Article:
A Forgotten London Author
‘Wotcha’ is a traditional London greeting still very much in use, but I have only just discovered where it comes from. It’s an abbreviation of ‘What cheer’, a standard Edwardian London greeting. This gem, and many more come from the works of Alexander Baron, best known for his wartime trilogy but also the author of some cracking London novels.
Hackney-raised Alexander Bernstein was born toward the end of one world war and served in another. In the 1930s he became a leading light in the Labour League of Youth (then affiliated with the Communist Party), but grew disillusioned with far-left politics after talking to fighters returning from the Spanish civil war. Serving in the British Army’s Pioneer Corps, he was among the first troops to land in Sicily during D-Day, using the experience to write his first novel ‘From the City, from the Plough’.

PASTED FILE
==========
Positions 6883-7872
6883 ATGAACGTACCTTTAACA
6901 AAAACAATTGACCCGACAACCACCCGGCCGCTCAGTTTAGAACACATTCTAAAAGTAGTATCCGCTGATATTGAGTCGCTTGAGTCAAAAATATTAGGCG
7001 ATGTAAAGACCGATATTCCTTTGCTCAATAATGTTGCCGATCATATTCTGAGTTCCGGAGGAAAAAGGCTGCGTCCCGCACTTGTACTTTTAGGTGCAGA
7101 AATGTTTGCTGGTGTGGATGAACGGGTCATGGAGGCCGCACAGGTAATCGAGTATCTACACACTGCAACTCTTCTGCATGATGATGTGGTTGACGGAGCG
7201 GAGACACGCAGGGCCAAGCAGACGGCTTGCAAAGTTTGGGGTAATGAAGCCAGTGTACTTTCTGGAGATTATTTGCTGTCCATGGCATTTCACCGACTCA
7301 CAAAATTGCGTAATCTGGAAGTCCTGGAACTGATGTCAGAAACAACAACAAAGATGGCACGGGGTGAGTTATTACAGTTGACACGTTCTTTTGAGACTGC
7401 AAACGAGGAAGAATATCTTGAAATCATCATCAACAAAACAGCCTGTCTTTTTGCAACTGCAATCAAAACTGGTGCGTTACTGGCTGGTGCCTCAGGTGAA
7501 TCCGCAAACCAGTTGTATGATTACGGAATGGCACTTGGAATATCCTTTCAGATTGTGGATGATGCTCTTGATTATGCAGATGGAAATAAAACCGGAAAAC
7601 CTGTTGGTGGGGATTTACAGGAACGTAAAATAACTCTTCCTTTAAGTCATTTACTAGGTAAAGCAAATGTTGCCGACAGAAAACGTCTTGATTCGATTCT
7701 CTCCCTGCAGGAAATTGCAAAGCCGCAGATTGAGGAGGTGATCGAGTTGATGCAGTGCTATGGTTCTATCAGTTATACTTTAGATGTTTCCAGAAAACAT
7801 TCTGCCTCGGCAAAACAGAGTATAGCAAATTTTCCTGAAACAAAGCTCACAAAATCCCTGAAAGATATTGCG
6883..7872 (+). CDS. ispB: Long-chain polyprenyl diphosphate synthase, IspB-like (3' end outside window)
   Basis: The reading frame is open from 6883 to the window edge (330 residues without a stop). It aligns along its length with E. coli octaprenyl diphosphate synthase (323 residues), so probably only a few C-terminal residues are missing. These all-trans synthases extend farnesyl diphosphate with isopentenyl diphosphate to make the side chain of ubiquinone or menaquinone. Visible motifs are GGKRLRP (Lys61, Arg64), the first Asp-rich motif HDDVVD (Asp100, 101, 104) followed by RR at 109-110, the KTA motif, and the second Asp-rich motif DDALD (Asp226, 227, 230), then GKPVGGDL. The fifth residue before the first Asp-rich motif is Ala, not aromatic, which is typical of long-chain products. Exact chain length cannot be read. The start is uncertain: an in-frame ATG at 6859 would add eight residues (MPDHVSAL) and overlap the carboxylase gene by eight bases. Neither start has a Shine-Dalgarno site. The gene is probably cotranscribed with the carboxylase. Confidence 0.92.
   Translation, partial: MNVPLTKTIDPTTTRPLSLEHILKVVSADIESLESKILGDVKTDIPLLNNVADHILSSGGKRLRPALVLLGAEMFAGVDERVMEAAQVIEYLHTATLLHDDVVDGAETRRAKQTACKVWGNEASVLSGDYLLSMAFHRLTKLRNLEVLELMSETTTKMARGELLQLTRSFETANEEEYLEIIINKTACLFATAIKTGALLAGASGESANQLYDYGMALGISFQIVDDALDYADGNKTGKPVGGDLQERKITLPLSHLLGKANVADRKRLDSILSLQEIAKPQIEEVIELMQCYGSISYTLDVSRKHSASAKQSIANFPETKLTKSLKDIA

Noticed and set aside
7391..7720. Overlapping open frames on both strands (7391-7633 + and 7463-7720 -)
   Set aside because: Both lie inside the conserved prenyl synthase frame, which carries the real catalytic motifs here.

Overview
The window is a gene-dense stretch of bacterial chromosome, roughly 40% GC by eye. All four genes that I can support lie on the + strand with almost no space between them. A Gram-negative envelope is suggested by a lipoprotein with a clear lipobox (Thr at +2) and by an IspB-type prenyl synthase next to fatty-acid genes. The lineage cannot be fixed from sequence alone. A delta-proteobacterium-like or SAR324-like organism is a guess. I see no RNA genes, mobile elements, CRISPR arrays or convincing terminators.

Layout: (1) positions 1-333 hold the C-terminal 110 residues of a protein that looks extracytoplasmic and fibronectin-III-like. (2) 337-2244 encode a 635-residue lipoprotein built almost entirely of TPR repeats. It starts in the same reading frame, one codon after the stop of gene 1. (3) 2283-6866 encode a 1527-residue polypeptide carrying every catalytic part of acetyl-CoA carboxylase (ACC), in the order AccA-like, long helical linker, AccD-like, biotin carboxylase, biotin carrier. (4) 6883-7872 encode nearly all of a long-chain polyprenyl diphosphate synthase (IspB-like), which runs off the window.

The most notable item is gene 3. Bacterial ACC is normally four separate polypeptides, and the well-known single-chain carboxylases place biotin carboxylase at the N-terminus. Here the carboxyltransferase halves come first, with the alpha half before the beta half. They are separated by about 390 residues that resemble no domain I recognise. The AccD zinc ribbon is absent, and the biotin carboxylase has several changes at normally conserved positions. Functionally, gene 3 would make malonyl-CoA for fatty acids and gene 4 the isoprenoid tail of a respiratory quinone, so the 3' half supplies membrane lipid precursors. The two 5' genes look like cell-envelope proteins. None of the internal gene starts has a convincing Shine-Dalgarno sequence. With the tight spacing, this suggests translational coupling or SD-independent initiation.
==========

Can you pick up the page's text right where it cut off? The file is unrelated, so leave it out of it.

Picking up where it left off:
He followed this with ‘There’s No Home’, about British soldiers waiting out a lull in the war. The third part of the now highly acclaimed trilogy was ‘The Human Kind’, a series of linked vignettes that act as an overview of the entire war. The books benefitted from being in the first wave of popular Pan paperbacks. ‘The Human Kind’ was turned into a Hollywood travesty called ‘The Victors’, with Americans replacing British war heroes.
Although he had been convinced by Jonathan Cape to change his name to Baron, he now chose to write about the tumultuous lives of gamblers and prostitutes on the streets of the East End, and the Jewish migration to suburban 1960s North London in ‘The Low Life’ and its sequel ‘Strip Jack Naked’. His epic novel of Edwardian gangs in ‘King Dido’ remained a personal favourite. This postwar work was proof that serious literature could also be popular. The shy, courteous Baron once had a failure of nerve that prevented him from attending his own launch party, but his writing spoke for him, being tough, modern and visceral.